Claremore Daily Progress

Sports

August 29, 2013

Johnny Halftime: Manziel to sit 1st half of opener

COLLEGE STATION, Texas — Johnny Football has done it again.

Facing another problem that could have derailed his football career, Texas A&M's Heisman Trophy-winning quarterback Johnny Manziel has evaded serious punishment one more time.

Manziel was suspended Wednesday for the first half of the Aggies' season opener against Rice on Saturday for what the school said was an "inadvertent'' violation of NCAA rules involving signing autographs.

The quarterback was being investigated for allegedly accepting money for autographs from memorabilia brokers, a violation of NCAA rules that could have led to a much longer suspension. ESPN first reported the allegations against Manziel earlier this month.

The latest problem isn't the first time off-the-field trouble has put Manziel's career in jeopardy.

Manziel was arrested last summer after a bar fight near campus and charged with disorderly conduct, possession of a fake ID and failure to identify himself to police. It was an incident that put him in danger of being suspended from school and left him having to earn the starting job in fall camp.

Manziel admitted this June that he failed to identify himself to police following the altercation. As part of a plea deal, other charges against the 20-year-old, including disorderly conduct, were dismissed, and it looked as though Manziel's trouble was behind him before the latest problems came to light.

The news of Manziel's suspension was the talk of Twitter on Wednesday, with many questioning the length of the suspension. Former NFL and MLB star Deion Sanders was incredulous at the brevity of Manziel's suspension, after Dez Bryant was suspended for an entire season while at Oklahoma State after lying about having dinner with Sanders.

"Can we investigate the investigators? (at)DezBryant got suspended a season 4 lying about a dinner that wasnt a violation & Manziel gets a half,'' Sanders tweeted soon after the ruling was made public.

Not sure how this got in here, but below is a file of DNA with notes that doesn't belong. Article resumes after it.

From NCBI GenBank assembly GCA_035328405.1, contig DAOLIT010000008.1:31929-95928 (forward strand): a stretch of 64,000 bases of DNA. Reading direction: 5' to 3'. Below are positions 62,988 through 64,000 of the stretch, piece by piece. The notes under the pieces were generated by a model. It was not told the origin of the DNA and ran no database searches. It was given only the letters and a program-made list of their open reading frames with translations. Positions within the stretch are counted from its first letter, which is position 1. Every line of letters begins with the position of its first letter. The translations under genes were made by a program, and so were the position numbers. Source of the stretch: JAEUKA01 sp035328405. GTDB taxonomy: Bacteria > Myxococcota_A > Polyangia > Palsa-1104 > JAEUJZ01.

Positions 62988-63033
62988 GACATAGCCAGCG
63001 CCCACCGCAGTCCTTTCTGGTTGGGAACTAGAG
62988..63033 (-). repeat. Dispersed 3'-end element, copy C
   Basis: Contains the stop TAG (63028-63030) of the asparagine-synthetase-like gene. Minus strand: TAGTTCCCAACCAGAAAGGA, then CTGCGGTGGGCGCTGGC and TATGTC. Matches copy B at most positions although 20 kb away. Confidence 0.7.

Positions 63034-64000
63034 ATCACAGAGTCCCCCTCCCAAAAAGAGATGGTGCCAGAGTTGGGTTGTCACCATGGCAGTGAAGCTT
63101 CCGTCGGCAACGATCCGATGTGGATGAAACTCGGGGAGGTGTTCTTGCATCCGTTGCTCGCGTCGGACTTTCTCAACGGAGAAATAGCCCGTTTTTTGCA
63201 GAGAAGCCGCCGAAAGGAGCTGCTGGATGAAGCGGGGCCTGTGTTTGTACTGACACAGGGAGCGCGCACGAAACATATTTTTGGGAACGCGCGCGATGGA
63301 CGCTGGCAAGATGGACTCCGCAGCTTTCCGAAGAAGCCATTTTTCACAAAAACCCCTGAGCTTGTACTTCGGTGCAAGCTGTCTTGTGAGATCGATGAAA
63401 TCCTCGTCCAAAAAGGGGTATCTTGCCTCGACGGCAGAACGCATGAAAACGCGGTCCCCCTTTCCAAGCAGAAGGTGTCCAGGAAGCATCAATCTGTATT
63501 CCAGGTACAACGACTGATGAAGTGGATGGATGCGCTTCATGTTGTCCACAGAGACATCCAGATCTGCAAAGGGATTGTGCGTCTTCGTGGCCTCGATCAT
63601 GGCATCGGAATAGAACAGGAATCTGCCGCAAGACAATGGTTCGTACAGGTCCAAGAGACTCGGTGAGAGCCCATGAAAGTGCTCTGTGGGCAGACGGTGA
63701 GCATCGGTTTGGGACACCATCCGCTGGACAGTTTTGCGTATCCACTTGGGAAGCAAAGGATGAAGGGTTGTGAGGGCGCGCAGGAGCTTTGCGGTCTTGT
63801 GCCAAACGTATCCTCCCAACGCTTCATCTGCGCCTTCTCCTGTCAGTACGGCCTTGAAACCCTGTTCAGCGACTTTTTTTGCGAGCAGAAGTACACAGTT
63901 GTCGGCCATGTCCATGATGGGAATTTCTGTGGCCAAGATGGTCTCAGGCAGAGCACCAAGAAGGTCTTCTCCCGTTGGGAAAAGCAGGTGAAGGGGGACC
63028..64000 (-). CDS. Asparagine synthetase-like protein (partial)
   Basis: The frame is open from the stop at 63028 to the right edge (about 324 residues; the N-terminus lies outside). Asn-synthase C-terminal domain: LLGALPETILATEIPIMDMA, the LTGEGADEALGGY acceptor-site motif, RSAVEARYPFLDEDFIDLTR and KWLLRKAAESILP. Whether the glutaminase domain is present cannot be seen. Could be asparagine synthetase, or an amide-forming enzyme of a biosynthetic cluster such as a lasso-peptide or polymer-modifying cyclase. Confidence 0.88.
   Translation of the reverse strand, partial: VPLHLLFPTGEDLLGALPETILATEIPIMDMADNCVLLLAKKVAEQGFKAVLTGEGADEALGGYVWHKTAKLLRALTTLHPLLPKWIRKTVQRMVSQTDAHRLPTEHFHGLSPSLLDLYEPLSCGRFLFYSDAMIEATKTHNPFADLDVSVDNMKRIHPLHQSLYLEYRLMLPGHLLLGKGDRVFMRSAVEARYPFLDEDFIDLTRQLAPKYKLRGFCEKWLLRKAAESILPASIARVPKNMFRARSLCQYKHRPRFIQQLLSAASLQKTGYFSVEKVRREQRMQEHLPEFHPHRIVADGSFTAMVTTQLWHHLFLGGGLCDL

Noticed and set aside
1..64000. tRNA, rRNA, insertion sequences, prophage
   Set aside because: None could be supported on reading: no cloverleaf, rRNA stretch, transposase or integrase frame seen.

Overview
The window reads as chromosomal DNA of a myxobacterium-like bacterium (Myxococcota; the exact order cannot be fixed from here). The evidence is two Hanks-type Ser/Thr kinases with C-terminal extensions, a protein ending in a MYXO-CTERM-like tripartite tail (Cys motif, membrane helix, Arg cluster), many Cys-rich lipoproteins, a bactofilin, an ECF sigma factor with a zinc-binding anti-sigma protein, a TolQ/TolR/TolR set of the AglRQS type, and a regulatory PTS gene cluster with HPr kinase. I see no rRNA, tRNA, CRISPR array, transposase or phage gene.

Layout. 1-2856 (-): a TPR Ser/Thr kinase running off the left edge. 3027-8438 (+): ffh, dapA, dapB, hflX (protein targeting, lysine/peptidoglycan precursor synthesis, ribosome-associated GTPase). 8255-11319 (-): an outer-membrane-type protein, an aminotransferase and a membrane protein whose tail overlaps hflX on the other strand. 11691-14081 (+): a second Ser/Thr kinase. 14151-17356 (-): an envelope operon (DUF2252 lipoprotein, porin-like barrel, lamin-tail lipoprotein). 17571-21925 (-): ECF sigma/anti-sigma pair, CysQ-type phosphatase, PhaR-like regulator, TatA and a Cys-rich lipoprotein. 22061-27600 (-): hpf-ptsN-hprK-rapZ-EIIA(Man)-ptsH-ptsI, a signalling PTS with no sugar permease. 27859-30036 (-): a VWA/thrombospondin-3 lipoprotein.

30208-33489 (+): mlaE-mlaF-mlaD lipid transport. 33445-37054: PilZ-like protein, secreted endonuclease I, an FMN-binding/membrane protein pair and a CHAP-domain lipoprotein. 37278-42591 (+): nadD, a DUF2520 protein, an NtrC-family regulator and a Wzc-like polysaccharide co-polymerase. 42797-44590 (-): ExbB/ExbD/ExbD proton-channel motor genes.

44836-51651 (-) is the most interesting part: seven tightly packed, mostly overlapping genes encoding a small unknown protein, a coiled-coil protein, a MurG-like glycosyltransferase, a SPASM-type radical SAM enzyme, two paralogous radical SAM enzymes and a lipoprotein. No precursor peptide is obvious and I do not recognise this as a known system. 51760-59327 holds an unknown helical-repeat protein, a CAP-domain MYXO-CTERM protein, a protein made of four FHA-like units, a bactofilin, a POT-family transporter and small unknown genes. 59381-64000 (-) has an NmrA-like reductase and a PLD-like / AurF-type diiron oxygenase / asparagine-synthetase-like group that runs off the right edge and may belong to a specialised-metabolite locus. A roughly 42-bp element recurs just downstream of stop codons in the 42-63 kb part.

The decision also had a major impact in Las Vegas, where the odds of Manziel's chances of repeating as a Heisman winner and Texas A&M's chances of winning the national championship shifted dramatically. RJ Bell, the founder of sports betting website Pregame.com, said Manziel's chances of winning the Heisman jumped from 12/1 to 6/1, and the team's shot at the title increased from 18/1 to 10/1.

The penalty appears to have brought a quick end to an investigation that could have ruined the seventh-ranked Aggies' season.

The school issued a statement Wednesday saying it declared the Heisman winner ineligible and that the NCAA agreed to reinstate Manziel after he sits out the first half against the underdog Owls.

"I am proud of the way both Coach Sumlin and Johnny handled this situation, with integrity and honesty,'' Texas A&M Chancellor John Sharp said in the statement. "We all take the Aggie Code of Honor very seriously and there is no evidence that either the university or Johnny violated that code.''

According to the statement, Texas A&M and the NCAA "confirmed there is no evidence Manziel received money in exchange for autographs based on currently available information and statements by Manziel.''

Conditions for reinstatement include Manziel discussing his actions with teammates and A&M revising how it educates student-athletes about signing autographs.

"Student-athletes are often asked for autographs from fans, but unfortunately, some individuals' sole motivation in seeking an autograph is for resale,'' said Kevin Lennon, NCAA vice president of academic and membership affairs. "It is important that schools are cognizant and educate student-athletes about situations in which there is a strong likelihood that the autograph seeker plans to resell the items.''

Manziel likely will be replaced for the opening half by either junior Matt Joeckel or freshman Kenny Hill. Joeckel has thrown only 11 passes in his college career.

Manziel became the first freshman to win the Heisman last season, setting numerous school and Southeastern Conference records while leading A&M to an 11-2 mark and a victory over No. 1 Alabama in its first season in the SEC.

He followed that with a high-profile offseason of road trips to Las Vegas and the NBA Finals. Manziel got to meet Heat star LeBron James and rapper Drake, and he posted some Tweets that made headlines.

His biggest misstep, however, came during the summer when he departed early from a quarterback camp for high school players run by the Manning family in Louisiana. Manziel said it was a mutual decision after he overslept and missed meetings and activities.

Dat Nguyen, an All-America linebacker at Texas A&M in the 1990s and former assistant coach for the Aggies, lamented Manziel's mistakes, but noted what he's done for the program.